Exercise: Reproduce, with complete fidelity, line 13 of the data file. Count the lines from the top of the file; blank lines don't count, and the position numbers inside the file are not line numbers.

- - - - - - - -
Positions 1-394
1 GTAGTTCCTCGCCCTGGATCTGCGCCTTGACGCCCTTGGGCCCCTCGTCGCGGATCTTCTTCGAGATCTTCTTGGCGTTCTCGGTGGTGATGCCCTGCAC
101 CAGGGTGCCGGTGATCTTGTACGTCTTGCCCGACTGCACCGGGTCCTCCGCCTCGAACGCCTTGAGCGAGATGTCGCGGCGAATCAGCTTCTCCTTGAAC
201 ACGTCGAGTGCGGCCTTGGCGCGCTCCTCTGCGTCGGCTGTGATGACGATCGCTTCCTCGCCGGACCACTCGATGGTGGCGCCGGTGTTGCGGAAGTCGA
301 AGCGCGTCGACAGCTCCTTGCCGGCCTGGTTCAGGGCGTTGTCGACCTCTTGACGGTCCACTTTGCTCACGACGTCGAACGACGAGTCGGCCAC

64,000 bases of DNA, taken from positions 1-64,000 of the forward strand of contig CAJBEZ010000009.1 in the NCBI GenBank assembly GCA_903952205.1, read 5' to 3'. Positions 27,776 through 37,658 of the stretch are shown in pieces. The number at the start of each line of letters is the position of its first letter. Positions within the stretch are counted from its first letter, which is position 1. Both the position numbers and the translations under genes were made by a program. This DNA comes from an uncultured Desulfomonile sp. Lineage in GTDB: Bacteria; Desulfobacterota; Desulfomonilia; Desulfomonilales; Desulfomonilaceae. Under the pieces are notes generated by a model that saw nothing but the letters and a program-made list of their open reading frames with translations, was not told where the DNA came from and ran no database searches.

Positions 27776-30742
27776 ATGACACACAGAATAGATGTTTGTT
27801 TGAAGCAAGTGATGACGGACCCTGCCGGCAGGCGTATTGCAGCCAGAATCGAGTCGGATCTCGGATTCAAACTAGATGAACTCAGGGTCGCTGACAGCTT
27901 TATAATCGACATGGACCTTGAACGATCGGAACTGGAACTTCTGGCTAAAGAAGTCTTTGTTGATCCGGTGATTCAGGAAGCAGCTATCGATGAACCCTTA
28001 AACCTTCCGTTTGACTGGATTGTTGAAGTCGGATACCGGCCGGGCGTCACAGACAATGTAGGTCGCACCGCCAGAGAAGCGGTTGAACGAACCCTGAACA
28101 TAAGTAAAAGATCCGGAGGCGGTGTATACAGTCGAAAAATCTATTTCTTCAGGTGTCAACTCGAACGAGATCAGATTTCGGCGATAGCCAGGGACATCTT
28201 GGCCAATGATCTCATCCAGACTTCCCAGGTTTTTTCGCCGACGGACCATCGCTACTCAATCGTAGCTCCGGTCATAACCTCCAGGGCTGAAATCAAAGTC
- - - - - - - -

28201 GGCCAATGATCTCATCCAGACTTCCCAGGTTTTTTCGCCGACGGACCATCGCTACTCAATCGTAGCTCCGGTCATAACCTCCAGGGCTGAAATCAAAGTC